Benign paroxysmal positional vertigo causes

Jump to navigation Jump to search

Benign paroxysmal positional vertigo Microchapters


Patient Information


Historical Perspective




Differentiating Benign Paroxysmal Positional Vertigo from other Diseases

Epidemiology and Demographics

Risk Factors


Natural History, Complications and Prognosis


Diagnostic Study of Choice

History and Symptoms

Physical Examination

Laboratory Findings



Echocardiography and Ultrasound

CT scan


Other Imaging Findings

Other Diagnostic Studies


Medical Therapy



Primary Prevention

Secondary Prevention

Cost-Effectiveness of Therapy

Future or Investigational Therapies

Case Studies

Case #1

Benign paroxysmal positional vertigo causes On the Web

Most recent articles

Most cited articles

Review articles

CME Programs

Powerpoint slides


American Roentgen Ray Society Images of Benign paroxysmal positional vertigo causes

All Images
Echo & Ultrasound
CT Images

Ongoing Trials at Clinical

US National Guidelines Clearinghouse

NICE Guidance

FDA on Benign paroxysmal positional vertigo causes

CDC on Benign paroxysmal positional vertigo causes

Benign paroxysmal positional vertigo causes in the news

Blogs on Benign paroxysmal positional vertigo causes

Directions to Hospitals Treating Psoriasis

Risk calculators and risk factors for Benign paroxysmal positional vertigo causes

Editor-In-Chief: C. Michael Gibson, M.S., M.D. [1]; Associate Editor(s)-in-Chief: Fahimeh Shojaei, M.D.


Common causes of BPPV may include age related degeneration of the vestibular system, and head trauma. Less common causes of BPPV include ear surgery, and prolong positioning on the back (in dentist chair).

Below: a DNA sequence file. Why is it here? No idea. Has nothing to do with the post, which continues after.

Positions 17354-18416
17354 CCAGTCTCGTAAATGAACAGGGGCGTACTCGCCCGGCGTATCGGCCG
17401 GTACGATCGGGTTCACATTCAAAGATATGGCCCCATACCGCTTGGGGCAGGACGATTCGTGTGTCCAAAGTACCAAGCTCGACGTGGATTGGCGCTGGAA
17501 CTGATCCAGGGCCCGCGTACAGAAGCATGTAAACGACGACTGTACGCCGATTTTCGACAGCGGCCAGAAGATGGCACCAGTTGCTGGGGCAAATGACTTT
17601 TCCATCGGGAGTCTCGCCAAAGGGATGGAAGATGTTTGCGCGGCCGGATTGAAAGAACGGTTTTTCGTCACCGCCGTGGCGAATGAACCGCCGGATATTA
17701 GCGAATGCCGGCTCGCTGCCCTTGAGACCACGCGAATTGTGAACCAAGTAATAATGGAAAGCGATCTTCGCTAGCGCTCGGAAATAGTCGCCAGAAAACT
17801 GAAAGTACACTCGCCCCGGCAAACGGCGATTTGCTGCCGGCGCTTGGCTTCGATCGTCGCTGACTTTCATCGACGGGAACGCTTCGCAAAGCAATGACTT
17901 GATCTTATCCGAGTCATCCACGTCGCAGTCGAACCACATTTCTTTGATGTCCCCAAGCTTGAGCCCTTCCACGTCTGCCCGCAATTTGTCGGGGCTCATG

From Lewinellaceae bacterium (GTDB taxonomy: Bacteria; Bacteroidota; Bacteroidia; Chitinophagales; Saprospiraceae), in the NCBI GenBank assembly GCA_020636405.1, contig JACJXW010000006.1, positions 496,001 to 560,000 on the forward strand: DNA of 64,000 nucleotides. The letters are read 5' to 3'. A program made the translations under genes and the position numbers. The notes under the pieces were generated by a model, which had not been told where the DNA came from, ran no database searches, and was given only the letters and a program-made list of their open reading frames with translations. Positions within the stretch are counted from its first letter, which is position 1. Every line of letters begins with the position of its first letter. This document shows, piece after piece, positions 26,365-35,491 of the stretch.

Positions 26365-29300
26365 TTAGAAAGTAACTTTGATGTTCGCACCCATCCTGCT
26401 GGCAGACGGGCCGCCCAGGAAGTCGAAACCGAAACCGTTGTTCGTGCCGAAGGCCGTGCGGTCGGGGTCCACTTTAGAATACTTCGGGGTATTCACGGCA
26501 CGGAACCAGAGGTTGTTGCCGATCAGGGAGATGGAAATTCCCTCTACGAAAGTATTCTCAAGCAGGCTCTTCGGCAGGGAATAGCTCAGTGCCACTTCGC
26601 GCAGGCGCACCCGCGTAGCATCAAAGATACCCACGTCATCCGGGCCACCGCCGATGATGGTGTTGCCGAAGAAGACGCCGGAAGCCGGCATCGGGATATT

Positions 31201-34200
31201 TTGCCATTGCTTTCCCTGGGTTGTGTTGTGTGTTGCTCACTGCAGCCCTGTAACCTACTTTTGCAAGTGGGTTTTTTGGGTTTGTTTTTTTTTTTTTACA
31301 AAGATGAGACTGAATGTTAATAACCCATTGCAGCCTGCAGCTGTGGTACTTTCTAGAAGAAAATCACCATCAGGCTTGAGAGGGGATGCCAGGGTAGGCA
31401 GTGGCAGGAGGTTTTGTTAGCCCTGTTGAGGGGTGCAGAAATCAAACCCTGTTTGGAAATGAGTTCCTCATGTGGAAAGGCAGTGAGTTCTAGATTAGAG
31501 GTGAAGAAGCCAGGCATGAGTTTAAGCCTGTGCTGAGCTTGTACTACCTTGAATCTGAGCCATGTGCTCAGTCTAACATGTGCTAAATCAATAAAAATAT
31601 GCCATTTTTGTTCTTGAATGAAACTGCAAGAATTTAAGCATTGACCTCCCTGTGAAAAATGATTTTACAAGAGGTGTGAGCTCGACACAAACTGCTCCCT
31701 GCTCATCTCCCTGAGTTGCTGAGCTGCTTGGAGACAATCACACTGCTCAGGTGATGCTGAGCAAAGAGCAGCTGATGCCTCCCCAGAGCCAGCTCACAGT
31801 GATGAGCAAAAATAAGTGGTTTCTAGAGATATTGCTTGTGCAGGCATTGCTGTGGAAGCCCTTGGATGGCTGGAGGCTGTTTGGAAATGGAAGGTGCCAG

Life-threatening Causes

  • There are no life-threatening causes of BPPV.

Common Causes

Common causes of BPPV may include:[1][2]

Less Common Causes

Less common causes of BPPV include:[3]

  • Ear surgery
  • Prolong positioning on the back (in dentist chair)

Genetic Causes

  • The development of idiopathic BPPV may be the result of multiple genetic mutations which leads to less adhesive gelatinous matrix of the utricular macula which predisposed them to BPPV.

Causes by Organ System

Cardiovascular No underlying causes
Chemical/Poisoning No underlying causes
Dental Prolong positioning on the back (in dentist chair)
Dermatologic No underlying causes
Drug Side Effect No underlying causes
Ear Nose Throat Ear surgery/ vestibular abnormalities
Endocrine No underlying causes
Environmental No underlying causes
Gastroenterologic No underlying causes
Genetic Familial predisposition to BPPV
Hematologic No underlying causes
Iatrogenic No underlying causes
Infectious Disease No underlying causes
Musculoskeletal/Orthopedic No underlying causes
Neurologic No underlying causes
Nutritional/Metabolic No underlying causes
Obstetric/Gynecologic No underlying causes
Oncologic No underlying causes
Ophthalmologic No underlying causes
Overdose/Toxicity No underlying causes
Psychiatric No underlying causes
Pulmonary No underlying causes
Renal/Electrolyte No underlying causes
Rheumatology/Immunology/Allergy No underlying causes
Sexual No underlying causes
Trauma Head trauma
Urologic No underlying causes
Miscellaneous No underlying causes

Causes in Alphabetical Order

List the causes of the disease in alphabetical order:


  1. Gordon CR, Joffe V, Levite R, Gadoth N (November 2002). "[Traumatic benign paroxysmal positional vertigo: diagnosis and treatment]". Harefuah (in Hebrew). 141 (11): 944–7, 1012, 1011. PMID 12476625.
  2. Iwasaki S, Yamasoba T (February 2015). "Dizziness and Imbalance in the Elderly: Age-related Decline in the Vestibular System". Aging Dis. 6 (1): 38–47. doi:10.14336/AD.2014.0128. PMC 4306472. PMID 25657851.
  3. Chiarella, Giuseppe; Leopardi, Gianluca; De Fazio, Luca; Chiarella, Rosarita; Cassandro, Ettore (2007). "Benign paroxysmal positional vertigo after dental surgery". European Archives of Oto-Rhino-Laryngology. 265 (1): 119–122. doi:10.1007/s00405-007-0397-7. ISSN 0937-4477.

Template:WH Template:WS